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MEEES – Geotechnical Earthquake Engineering

GEOTECHNICAL EARTHQUAKE ENGINEERING


Homework 1

Q1: Give a description of the following intensity scales:

a) MM (Modified Mercalli)
b) JMA (Japan)
c) EMS (European Macroseismic Scale)

The Intensity of an earthquake is a qualitative index that reflects the strength of ground shaking
(represented by human emotions and building damage) at a particular location during an earthquake.
Therefore, it is not really a measure of the size of the earthquake in the same way as moment or
magnitude, but rather a measure of ground motion.

The intensity is generally written in Roman number because it is not a continuous variable, even
though sometimes it is (wrongly) written as a decimal, in these cases, it means between two intensities
(7.5 means VII-VIII).

The description of the principal scales is reported below.

a) MM (Modified Mercalli)1

I. Not felt. Marginal and long-period effects of large earth quakes.

II. Felt by persons at rest, on upper floors, or favourably placed.

III. Felt indoors. Hanging objects swing. Vibration like passing of light trucks. Duration estimated. May not
be recognized as an earthquake.

IV. Hanging objects swing. Vibration like passing of heavy trucks; or sensation of a jolt like a heavy ball
striking the walls. Standing motor cars rock. Windows, dishes, doors rattle. Glasses clink. Crockery clashes.
In the upper range of IV wooden walls and frame creak.

V. Felt outdoors; direction estimated. Sleepers wakened. Liquids disturbed, some spilled. Small unstable
objects displaced or upset. Doors swing, close, open. Shutters, pictures move. Pendulum clocks stop, start,
change rate.

VI. Felt by all. Many frightened and run outdoors. Persons walk unsteadily. Windows, dishes, glassware,
broken. Knickknacks, books, etc., off shelves. Picture off walls. Furniture moved or overturned. Weak plaster
and masonry D cracked. Small bells ring (church, school). Trees, bushes shaken; visibly, or heard to rustle.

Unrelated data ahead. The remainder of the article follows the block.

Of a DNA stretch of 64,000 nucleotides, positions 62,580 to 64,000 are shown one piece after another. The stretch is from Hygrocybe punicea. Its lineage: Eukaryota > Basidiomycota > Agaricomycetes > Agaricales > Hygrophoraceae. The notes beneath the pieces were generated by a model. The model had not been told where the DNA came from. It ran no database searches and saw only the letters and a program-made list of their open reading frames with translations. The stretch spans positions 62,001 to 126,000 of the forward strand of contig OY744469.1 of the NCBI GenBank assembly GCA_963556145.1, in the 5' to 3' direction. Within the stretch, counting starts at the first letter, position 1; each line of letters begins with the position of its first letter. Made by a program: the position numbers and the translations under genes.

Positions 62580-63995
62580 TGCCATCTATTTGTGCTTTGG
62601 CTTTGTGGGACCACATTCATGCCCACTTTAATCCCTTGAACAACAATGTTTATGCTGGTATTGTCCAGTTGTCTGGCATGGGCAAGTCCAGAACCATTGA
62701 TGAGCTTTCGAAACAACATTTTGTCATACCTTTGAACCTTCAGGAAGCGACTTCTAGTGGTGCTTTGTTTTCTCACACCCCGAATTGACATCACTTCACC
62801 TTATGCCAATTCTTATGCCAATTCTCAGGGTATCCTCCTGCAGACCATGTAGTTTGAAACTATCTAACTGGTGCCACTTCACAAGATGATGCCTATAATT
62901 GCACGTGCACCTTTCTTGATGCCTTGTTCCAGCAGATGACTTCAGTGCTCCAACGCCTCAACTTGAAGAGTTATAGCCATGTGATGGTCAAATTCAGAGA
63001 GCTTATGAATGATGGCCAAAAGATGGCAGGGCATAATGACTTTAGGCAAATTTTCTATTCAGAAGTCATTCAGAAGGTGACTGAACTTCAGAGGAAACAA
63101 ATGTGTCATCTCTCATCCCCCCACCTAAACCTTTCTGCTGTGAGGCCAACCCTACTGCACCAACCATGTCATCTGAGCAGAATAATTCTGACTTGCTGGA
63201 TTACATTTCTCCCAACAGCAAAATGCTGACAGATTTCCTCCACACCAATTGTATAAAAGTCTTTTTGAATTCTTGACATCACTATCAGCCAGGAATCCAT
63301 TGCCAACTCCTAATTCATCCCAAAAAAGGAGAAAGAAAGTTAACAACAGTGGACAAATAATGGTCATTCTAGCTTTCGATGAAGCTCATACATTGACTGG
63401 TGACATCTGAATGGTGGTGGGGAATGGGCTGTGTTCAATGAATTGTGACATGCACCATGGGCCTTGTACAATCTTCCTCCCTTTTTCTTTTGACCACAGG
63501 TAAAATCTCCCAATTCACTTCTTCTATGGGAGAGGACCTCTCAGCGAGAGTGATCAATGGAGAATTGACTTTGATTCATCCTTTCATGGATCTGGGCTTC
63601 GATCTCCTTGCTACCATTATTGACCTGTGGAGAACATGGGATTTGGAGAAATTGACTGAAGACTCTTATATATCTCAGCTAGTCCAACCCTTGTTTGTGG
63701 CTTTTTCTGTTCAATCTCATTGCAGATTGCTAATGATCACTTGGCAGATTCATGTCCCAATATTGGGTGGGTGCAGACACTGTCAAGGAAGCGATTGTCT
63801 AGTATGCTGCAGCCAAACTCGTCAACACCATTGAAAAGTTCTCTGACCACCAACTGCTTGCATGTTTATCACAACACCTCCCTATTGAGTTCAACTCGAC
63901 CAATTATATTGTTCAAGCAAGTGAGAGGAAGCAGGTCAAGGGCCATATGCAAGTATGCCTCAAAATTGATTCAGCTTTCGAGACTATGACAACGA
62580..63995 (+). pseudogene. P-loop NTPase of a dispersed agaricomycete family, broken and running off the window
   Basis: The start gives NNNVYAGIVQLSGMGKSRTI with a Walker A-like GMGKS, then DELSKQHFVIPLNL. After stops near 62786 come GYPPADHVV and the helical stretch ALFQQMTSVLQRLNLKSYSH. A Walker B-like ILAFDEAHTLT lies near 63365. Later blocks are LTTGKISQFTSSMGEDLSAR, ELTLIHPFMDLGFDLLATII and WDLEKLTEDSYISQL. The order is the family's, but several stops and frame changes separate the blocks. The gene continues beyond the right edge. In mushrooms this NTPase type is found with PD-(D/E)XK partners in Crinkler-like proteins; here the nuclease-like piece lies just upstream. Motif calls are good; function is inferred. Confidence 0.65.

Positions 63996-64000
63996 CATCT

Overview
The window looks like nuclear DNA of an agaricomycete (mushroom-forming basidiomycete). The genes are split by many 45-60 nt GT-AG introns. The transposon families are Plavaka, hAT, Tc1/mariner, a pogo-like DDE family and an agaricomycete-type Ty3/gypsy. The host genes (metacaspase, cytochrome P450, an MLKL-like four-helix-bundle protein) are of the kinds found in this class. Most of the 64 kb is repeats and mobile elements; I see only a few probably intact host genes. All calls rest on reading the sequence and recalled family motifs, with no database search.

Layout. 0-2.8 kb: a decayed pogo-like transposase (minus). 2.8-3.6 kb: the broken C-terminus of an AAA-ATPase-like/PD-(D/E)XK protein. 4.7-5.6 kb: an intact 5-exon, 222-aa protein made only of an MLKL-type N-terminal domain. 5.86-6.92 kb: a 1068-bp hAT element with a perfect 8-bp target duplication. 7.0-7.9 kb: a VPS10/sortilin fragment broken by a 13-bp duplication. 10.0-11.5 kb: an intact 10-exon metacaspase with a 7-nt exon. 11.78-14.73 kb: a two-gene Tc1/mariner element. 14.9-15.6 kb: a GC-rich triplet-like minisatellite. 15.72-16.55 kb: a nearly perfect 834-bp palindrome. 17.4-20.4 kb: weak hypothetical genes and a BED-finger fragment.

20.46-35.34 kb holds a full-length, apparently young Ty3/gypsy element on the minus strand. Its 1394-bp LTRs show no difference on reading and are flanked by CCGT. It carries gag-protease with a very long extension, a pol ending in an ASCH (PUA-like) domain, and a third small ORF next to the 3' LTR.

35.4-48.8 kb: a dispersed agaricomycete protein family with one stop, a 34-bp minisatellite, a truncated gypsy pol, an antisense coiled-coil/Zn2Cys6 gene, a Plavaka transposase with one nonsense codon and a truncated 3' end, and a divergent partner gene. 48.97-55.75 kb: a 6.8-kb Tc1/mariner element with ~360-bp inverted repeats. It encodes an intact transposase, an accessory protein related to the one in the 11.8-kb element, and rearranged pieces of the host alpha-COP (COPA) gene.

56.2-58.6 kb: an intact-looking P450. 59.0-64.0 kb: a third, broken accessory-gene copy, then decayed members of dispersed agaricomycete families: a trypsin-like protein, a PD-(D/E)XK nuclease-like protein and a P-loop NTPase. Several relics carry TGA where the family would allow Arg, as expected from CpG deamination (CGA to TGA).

VII. Difficult to stand. Noticed by drivers of motor cars. Hanging objects quiver. Furniture broken. Damage
to masonry D, including cracks. Weak chimneys broken at roof line. Fall of plaster, loose bricks, stones, files,

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Reference for the scale description: Lecture Notes of professor Dario Slejko - Engineering Seismology and Seismic
Hazard Assessment – MEEES Program.

Lecturer: Prof Athanasopoulos George Student: Geraldo Jaho


MEEES – Geotechnical Earthquake Engineering

cornices, unbraced parapets and architectural ornaments. Some cracks in masonry C. Waves on ponds; water
turbid with mud. Small slides and caving in along sand or gravel banks. Large bells ring. Concrete irrigation
ditches damaged.

VIII. Steering of motor cars affected. Damage to masonry C; partial collapse. Some damage to masonry B;
none to masonry A. Fall of stucco and some masonry walls. Twisting, fall of chimneys, factory stacks,
monuments, towers, elevated tanks. Frame houses moved on foundations if not bolted down; loose panel walls
thrown out. Decayed piling broken off. Branches broken from trees. Changes in flow or temperature of springs
and wells. Cracks in wet ground and on steep slopes.

IX. General panic. Masonry D destroyed; masonry C heavily damaged, sometimes with complete collapse;
masonry B seriously damaged. General damage to foundations. Frame structures, if not bolted, shifted off
foundations. Frames racked. Serious damage to reservoirs. Underground pipes broken. Conspicuous cracks in
ground. In alluviated areas sand and mud ejected, earthquake fountains, sand craters.

X. Most masonry and frame structures destroyed with their foundations. Some well-built wooden structures
and bridges destroyed. Serious damage to dams, dikes, embankments. Large landslides. Water thrown on banks
of canals, rivers, lakes, etc. Sand and mud shifted horizontally on beaches and flat land. Rails bent slightly.

XI. Rails bent greatly. Underground pipelines completely out of service.

XII. Damage nearly total. Large rock masses displaced. Lines of sight and level distorted. Objects thrown into
the air.

b) JMA (Japan)2

I. Felt by only some people in the building. (pga 0.008–0.025 m/s²)

II. Felt by many people in the building. Some sleeping people awake. (pga 0.025– 0.08 m/s²)

III. Felt by most people in the building. Some people are frightened. (pga 0.08–0.25 m/s²)

IV. Many people are frightened. Some people try to escape from danger. Most sleeping people awake. (pga